“I believe that the political development of the leadership in Nigeria since independence has focused too much on tribal and religious lines and that still haunts us today.” He said that was the reason why he held a national conference in 2014.

“Where the minority does not consider themselves relevant, there is always a tendency to fulfill their destiny with a different approach. This is the beginning of endless agitation and resistance movements around the world, ”he said, adding that we need to undo the winner-take-everything approach in politics and weaken the enormous powers of the presidency.

Jonathan points out that community inequality ranges from states to states to local governments (and even to communities where certain minorities, because of their origins, can never dream of becoming leaders), argued Jonathan that there is a lot to be done at all levels in order to consciously shape inclusion in the system and to demonstrate it in action.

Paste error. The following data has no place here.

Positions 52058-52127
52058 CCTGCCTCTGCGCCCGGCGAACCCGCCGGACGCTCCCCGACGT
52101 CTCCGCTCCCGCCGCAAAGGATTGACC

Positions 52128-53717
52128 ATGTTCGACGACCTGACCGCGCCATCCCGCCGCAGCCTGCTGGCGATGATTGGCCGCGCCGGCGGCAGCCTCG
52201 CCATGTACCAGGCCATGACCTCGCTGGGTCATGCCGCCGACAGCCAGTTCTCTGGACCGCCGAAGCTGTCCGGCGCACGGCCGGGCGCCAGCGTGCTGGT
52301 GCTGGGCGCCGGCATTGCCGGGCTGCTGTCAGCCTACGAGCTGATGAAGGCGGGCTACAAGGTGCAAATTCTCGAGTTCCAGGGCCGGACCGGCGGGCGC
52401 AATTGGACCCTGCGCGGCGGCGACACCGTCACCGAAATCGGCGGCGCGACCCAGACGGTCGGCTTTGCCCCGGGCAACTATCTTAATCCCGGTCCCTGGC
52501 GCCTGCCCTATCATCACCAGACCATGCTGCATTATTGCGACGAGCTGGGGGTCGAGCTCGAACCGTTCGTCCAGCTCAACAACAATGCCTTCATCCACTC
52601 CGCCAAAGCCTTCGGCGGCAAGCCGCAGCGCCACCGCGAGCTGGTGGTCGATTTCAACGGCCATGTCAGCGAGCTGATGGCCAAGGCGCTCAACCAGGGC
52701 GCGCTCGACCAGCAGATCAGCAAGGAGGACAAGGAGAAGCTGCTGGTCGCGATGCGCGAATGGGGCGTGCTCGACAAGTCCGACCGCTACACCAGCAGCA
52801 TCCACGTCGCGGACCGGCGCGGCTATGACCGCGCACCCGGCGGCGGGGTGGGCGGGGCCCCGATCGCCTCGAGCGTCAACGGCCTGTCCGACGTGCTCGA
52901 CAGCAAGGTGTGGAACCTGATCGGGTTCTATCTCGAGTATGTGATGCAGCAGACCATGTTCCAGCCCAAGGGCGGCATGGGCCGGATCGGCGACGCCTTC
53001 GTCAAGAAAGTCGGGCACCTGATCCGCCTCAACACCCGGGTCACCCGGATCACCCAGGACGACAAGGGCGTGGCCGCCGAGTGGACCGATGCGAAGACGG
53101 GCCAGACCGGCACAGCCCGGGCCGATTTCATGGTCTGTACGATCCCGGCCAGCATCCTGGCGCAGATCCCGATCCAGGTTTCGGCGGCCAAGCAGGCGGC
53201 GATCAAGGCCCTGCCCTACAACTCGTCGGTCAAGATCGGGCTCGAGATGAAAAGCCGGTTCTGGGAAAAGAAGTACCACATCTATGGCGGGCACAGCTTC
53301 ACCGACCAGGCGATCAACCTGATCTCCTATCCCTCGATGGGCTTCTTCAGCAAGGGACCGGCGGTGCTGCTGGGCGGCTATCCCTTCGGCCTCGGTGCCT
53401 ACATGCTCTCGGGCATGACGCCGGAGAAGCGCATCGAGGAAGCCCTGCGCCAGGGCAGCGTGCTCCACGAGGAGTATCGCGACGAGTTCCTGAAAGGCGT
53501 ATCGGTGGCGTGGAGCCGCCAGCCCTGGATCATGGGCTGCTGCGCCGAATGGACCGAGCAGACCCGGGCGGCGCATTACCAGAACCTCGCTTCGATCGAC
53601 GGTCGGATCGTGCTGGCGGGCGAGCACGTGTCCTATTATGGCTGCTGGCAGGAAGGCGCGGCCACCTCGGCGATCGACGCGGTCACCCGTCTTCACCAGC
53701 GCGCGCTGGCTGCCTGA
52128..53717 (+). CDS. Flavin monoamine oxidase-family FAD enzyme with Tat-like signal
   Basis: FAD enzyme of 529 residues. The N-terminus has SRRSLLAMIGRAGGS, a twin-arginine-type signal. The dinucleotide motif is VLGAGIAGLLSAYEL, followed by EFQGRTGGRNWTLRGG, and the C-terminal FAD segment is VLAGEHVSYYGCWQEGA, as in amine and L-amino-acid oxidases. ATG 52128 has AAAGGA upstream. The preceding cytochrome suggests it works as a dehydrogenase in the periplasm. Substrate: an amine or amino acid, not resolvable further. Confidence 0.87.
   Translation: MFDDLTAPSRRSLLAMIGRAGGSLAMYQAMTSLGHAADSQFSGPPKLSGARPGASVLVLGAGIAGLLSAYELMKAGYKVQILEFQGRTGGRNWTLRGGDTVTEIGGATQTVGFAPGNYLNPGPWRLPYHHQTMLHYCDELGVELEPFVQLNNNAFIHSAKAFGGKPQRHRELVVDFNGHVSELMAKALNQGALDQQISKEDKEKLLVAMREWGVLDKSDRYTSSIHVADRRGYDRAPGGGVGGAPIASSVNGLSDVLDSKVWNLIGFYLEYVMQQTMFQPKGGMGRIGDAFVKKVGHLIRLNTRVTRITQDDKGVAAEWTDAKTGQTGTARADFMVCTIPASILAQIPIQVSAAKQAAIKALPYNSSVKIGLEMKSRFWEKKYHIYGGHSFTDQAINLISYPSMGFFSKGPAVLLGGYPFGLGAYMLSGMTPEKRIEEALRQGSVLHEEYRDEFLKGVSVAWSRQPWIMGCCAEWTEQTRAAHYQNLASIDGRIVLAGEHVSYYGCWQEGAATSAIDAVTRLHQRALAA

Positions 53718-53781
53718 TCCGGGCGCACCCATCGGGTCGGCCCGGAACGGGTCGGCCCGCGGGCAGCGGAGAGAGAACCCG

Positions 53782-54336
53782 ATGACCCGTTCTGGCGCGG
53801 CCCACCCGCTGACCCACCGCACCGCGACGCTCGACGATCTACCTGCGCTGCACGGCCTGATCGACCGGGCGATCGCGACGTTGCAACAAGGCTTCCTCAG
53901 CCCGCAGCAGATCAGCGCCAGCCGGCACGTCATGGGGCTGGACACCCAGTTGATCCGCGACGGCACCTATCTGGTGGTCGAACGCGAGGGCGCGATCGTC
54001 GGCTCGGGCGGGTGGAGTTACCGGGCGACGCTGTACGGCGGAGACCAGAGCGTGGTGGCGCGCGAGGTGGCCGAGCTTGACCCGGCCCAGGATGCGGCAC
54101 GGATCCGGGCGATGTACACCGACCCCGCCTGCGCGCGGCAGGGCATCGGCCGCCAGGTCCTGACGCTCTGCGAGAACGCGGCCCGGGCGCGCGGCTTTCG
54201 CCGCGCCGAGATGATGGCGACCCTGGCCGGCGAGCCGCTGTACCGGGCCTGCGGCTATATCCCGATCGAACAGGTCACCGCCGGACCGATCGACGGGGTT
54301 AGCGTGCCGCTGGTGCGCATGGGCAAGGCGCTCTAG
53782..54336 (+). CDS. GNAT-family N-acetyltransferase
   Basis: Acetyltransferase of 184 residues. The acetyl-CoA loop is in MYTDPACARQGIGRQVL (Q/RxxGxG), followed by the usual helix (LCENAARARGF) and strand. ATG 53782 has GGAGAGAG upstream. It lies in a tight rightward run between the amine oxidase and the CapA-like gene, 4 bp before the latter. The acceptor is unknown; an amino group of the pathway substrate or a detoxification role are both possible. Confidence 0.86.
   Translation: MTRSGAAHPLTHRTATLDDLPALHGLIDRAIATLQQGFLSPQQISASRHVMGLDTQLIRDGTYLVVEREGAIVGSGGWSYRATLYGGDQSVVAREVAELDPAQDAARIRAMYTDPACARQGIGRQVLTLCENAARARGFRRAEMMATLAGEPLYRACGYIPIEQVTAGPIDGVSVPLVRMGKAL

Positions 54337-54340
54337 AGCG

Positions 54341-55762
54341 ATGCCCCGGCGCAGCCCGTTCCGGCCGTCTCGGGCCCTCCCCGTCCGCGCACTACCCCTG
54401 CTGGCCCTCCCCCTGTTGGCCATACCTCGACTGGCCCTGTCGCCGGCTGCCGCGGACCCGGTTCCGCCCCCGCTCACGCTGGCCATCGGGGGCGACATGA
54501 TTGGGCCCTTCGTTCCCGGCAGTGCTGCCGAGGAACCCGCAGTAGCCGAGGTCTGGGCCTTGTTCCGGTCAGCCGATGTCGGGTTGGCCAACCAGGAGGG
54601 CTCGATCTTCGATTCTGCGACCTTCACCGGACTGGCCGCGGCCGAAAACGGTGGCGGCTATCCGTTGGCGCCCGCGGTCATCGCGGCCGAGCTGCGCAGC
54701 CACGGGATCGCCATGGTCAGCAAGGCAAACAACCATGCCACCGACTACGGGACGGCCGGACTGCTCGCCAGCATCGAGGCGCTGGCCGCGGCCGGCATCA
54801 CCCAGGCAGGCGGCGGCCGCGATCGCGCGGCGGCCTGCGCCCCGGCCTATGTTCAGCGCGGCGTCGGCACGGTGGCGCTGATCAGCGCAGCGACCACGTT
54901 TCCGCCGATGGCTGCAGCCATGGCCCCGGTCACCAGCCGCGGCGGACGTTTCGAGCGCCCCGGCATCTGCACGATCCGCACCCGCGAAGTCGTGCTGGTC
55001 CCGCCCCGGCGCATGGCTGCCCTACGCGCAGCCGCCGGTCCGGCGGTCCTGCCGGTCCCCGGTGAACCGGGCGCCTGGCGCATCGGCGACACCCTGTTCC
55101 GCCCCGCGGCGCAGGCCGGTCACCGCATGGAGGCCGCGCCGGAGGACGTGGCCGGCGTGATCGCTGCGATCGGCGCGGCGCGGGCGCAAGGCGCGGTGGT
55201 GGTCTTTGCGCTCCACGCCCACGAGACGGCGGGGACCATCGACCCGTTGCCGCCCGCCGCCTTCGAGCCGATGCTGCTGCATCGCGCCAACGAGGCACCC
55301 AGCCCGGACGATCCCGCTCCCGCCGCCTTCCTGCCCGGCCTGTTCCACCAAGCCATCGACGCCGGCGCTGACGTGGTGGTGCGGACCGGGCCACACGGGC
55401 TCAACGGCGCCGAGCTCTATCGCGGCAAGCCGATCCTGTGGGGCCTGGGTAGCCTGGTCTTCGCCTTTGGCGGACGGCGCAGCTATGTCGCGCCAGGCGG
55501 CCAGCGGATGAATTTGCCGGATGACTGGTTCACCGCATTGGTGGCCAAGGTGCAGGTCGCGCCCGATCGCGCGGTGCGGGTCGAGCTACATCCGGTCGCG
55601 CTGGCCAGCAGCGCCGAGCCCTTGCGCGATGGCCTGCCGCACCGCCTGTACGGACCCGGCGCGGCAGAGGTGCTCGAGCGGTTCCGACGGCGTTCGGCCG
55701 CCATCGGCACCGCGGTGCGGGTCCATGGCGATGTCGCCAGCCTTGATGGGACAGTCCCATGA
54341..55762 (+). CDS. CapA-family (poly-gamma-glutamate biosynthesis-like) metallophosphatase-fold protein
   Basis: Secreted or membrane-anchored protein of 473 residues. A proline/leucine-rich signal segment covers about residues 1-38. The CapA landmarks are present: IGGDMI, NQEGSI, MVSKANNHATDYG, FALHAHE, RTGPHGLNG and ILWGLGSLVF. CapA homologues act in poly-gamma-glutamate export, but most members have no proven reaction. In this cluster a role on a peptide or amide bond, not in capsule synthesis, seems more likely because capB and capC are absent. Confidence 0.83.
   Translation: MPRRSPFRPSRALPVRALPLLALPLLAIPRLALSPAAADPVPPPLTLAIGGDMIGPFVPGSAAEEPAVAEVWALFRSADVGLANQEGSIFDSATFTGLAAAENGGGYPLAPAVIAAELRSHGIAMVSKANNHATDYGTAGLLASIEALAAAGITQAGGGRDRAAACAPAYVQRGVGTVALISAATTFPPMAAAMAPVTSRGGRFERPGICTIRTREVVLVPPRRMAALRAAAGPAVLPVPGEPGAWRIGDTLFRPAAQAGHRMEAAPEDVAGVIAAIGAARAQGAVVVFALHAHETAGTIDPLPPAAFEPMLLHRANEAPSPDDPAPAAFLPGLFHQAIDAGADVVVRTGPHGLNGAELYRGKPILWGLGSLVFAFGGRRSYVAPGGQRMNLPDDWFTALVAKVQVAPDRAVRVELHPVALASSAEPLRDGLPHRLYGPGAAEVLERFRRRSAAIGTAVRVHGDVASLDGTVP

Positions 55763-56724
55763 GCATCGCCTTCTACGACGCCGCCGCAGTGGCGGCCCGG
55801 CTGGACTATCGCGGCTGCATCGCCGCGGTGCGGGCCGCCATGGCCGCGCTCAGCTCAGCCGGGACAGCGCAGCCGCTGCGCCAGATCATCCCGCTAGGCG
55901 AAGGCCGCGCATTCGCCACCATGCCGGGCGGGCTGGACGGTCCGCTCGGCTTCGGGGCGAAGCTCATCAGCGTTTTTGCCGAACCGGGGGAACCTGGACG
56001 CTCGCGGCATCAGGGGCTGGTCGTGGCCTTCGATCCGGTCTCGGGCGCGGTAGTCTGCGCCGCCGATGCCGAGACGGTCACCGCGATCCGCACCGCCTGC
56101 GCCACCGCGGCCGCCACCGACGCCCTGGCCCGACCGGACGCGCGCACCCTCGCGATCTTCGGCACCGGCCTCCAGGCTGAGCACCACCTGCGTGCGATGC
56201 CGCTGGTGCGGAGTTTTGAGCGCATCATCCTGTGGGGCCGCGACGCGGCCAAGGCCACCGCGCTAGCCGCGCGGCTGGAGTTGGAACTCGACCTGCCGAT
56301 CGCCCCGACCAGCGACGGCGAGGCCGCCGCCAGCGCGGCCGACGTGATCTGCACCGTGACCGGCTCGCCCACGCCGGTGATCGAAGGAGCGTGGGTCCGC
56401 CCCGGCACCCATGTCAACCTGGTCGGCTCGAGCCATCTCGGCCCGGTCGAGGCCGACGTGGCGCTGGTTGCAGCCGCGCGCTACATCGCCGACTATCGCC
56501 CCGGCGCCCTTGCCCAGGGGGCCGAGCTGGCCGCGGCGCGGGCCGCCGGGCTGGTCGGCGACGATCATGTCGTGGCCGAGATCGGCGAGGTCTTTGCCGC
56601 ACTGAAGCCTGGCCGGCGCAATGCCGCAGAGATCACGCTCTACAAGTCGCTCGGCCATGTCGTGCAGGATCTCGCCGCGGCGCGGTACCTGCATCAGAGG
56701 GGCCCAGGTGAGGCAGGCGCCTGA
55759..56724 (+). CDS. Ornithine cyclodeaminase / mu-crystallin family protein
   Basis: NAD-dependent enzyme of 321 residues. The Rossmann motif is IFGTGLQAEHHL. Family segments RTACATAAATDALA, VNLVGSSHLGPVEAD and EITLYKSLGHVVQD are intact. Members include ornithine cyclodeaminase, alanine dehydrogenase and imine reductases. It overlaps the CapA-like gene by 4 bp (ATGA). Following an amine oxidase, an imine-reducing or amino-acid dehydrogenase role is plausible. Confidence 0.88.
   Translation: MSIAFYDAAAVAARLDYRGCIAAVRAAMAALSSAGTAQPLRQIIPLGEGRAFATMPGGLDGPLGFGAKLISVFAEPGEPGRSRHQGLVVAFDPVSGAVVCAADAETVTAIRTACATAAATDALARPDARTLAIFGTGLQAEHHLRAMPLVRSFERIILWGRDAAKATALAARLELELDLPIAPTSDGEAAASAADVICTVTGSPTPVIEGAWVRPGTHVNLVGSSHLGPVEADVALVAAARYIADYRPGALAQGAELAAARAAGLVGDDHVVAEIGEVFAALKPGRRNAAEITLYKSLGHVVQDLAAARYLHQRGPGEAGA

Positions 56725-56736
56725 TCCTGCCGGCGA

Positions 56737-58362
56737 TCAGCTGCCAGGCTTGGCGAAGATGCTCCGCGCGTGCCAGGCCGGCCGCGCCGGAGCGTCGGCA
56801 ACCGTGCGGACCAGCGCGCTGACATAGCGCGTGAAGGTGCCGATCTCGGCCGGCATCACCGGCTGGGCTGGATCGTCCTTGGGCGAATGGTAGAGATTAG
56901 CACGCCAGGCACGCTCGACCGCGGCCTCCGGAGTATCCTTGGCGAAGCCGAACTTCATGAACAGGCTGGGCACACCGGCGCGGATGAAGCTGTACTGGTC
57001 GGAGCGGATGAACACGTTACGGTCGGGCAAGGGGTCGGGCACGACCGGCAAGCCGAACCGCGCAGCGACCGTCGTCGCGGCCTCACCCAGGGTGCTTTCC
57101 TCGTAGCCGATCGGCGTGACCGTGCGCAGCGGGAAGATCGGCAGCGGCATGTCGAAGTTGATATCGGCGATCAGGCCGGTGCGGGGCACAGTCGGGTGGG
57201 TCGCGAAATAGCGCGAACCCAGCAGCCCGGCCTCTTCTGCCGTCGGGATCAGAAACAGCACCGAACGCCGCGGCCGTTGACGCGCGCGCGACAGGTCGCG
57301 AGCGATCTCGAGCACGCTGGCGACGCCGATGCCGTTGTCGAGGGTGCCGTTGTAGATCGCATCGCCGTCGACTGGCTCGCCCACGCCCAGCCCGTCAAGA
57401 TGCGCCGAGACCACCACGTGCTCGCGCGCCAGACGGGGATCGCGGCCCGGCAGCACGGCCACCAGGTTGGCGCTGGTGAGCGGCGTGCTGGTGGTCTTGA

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Looking ahead, he said that the work of political leaders is very busy: “I can say that our leaders can do much more to eradicate ethnic sentiments in our society, to enthrone merit, and to build a system of that gives citizens equal opportunities to outdo each other. There has to be a united, strong and coherent Nigerian nation with patriotic citizens so that any structure or system can fulfill the promise of our common prosperity, ”he added.

The aspect of Jonathan’s talk that got pretty big coverage on social media was his reference to southwestern Nigeria as an area that could teach the rest of the country a thing or two about tolerance for religious and ethnic diversity.